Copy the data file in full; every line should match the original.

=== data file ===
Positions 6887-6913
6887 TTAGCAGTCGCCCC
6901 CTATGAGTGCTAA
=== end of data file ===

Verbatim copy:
Positions 6887-6913
6887 TTAGCAGTCGCCCC
6901 CTATGAGTGCTAA